Thursday, May 05, 2005

Two Very Different but Important Issues

Listening to the 7 am news this morning gave me food for thought.

First ..... IBM is to shed 13000 white collar jobs worldwide.

If ever there was a warning that white collar folks need to be thinking seriously about their future then this is surely it.

Tom Peters has been warning for years that people in white collar positions need to be awake to this threat.

Their jobs are going to be replaced with technology. It really is as simple as that.

This latest IBM news is a stark reminder that we all need to be looking at our CV and thinking creatively about where our future lies outside the large institution.

There is fantastic talent in all large organisations. This talent just needs to be liberated and given the opportunity to spread its wings and be allowed to fly.

The upside of the IBM news is hopefully many people who leave will start up their own business in the services world and creativity will flourish.

After IBM – who will be next?

Are you ready with a CV showing your achievements clearly and concisely right up to yesterday (or preferably today!) if the axe falls?

Do you know what you can offer?

My best advice if you are someone in a white collar position in a large or even medium sized organisation is:

  • Keep a positive mindset about all this and never lose faith in your own ability – retain your integrity and professionalism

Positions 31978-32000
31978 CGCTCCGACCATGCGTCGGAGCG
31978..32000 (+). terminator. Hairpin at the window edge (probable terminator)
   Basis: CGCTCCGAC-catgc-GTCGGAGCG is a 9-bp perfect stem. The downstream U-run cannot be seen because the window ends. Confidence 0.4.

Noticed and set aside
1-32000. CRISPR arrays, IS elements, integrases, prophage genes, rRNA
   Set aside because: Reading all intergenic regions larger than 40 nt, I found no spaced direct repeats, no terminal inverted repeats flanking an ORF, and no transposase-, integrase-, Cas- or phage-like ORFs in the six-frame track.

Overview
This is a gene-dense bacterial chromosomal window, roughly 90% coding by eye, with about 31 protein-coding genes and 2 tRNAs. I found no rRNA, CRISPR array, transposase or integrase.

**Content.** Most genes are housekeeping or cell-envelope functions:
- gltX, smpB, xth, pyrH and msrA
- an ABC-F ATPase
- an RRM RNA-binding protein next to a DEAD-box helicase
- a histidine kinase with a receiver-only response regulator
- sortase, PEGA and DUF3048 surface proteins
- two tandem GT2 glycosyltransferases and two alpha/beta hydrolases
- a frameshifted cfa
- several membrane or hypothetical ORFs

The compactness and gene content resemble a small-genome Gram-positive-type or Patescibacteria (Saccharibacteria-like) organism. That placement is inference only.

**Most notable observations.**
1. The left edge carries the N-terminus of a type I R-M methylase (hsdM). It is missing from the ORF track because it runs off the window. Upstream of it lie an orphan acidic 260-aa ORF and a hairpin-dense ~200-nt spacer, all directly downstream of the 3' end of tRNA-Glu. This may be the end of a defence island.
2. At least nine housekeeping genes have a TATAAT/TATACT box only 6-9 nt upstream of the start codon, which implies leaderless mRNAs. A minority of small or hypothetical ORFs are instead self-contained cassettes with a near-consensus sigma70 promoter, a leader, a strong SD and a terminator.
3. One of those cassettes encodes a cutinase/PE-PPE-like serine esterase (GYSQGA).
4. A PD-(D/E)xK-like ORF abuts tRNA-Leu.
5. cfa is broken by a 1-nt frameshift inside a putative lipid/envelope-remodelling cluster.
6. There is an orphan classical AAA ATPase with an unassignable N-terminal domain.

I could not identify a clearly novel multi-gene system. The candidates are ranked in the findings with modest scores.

• Look outside now and making your connection and networks. They will be priceless when (not if!) the axe falls in the next few years.
  • Look ahead and decide your own future before circumstances decide your future


The second thing on my mind is far more important to all of us

There is news today that the National Institute of Clinical Excellence has announced their findings about discrimination in healthcare.

Apparently, their advice is that their can be discrimination when treating older people given certain conditions.

Such discrimination will not be permissible on any other grounds such as race, gender, or self-induced illness.

This has major implications for every one of us in the UK.

Like most people I trust UK healthcare professionals - most of the time - to make the right decisions – we still have a healthcare system that is envied by many other countries.

I am very sympathetic to the situation of a person who is beyond medical help and has reached a grand old age, being allowed to drift comfortably off to wherever we go at the end of our lives. Keeping someone of a great old age in that situation alive, when all hope has gone, seems pointless although part of me has concerns about even that situation.

I do not feel qualified to make such decisions and I am pleased I do not have to. I hope I am never faced by that dilemma in my family.

What really worries me is this ruling has made the following fictitious scenario potentially real and I for one have serious ethical concerns about this.

Case number one – an old person – let us say someone who is 85 years of age - with a life threatening condition where treatment is not considered an ‘effective’ route. Does this new ruling allow health professionals to choose
to withhold treatment or drugs?

Case number two
– a young person say 45 years of age who has smoked heavily, drunk heavily and generally not looked after their health, resulting in a life threatening illness. In this situation will the same professionals be required
under this new ruling to treat the patient?

This sounds like discrimination against older people to me …..

What do you think?

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